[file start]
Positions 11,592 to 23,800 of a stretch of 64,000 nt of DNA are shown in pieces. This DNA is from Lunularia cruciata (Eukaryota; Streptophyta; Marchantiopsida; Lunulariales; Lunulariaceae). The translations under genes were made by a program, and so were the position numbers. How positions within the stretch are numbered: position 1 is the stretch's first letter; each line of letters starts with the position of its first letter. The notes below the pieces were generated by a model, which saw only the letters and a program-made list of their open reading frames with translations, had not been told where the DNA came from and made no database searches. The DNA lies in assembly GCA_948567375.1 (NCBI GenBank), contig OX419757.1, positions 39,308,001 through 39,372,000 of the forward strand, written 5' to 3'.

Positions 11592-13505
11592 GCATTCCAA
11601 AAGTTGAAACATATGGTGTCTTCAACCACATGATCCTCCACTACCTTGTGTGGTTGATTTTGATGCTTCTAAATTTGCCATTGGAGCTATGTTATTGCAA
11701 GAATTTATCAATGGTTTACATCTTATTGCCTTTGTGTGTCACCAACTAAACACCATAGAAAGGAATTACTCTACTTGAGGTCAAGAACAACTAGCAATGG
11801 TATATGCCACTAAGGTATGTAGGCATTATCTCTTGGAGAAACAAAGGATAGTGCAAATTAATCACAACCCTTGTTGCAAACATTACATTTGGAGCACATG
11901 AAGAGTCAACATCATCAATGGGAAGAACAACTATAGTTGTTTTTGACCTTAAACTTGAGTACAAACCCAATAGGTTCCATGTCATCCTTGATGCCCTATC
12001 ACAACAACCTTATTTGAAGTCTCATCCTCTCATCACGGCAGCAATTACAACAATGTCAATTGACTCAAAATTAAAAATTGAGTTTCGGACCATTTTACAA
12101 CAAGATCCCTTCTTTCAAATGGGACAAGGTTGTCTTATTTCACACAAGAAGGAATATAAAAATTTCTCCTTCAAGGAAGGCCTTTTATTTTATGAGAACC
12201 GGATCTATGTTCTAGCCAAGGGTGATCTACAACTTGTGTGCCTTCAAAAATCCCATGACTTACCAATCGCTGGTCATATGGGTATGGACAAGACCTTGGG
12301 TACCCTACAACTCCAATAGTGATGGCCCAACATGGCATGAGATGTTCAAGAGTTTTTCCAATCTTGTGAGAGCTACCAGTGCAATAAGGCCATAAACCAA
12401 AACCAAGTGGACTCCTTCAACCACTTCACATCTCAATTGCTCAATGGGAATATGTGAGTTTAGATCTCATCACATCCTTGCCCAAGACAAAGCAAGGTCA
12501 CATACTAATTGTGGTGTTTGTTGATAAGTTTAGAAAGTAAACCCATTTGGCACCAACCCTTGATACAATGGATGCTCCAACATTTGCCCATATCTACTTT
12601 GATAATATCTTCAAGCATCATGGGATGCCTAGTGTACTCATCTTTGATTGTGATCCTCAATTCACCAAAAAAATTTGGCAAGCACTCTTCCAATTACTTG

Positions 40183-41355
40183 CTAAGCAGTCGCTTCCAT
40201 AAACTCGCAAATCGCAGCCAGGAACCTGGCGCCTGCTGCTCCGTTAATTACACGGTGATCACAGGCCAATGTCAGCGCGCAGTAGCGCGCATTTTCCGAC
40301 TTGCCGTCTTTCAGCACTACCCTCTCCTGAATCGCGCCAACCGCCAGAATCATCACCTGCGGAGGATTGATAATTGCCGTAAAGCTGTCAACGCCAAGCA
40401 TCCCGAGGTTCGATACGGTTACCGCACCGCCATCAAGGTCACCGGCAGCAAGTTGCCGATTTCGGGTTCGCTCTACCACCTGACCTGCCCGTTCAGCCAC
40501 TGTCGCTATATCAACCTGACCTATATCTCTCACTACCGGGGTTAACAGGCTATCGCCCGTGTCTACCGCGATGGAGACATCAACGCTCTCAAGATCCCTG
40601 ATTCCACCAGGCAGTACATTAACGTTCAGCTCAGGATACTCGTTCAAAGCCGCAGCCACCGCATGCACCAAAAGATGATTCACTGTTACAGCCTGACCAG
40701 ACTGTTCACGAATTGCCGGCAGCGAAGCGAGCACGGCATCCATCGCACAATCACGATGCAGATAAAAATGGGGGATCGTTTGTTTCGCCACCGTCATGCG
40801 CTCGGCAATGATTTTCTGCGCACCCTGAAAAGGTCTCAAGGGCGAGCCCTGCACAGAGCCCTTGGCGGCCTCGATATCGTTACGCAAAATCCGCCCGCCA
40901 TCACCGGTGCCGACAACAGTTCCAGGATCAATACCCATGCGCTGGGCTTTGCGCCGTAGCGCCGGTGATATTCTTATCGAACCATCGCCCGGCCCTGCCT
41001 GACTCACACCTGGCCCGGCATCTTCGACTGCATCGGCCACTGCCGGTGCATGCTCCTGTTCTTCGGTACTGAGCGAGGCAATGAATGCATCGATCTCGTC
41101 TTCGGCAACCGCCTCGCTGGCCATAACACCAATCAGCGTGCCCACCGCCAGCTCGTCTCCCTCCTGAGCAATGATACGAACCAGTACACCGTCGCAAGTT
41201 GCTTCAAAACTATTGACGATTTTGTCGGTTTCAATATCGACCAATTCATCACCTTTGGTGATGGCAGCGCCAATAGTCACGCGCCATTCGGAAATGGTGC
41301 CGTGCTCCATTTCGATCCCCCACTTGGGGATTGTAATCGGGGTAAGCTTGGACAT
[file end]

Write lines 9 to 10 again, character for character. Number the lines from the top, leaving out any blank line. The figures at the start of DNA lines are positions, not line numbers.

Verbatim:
12101 CAAGATCCCTTCTTTCAAATGGGACAAGGTTGTCTTATTTCACACAAGAAGGAATATAAAAATTTCTCCTTCAAGGAAGGCCTTTTATTTTATGAGAACC
12201 GGATCTATGTTCTAGCCAAGGGTGATCTACAACTTGTGTGCCTTCAAAAATCCCATGACTTACCAATCGCTGGTCATATGGGTATGGACAAGACCTTGGG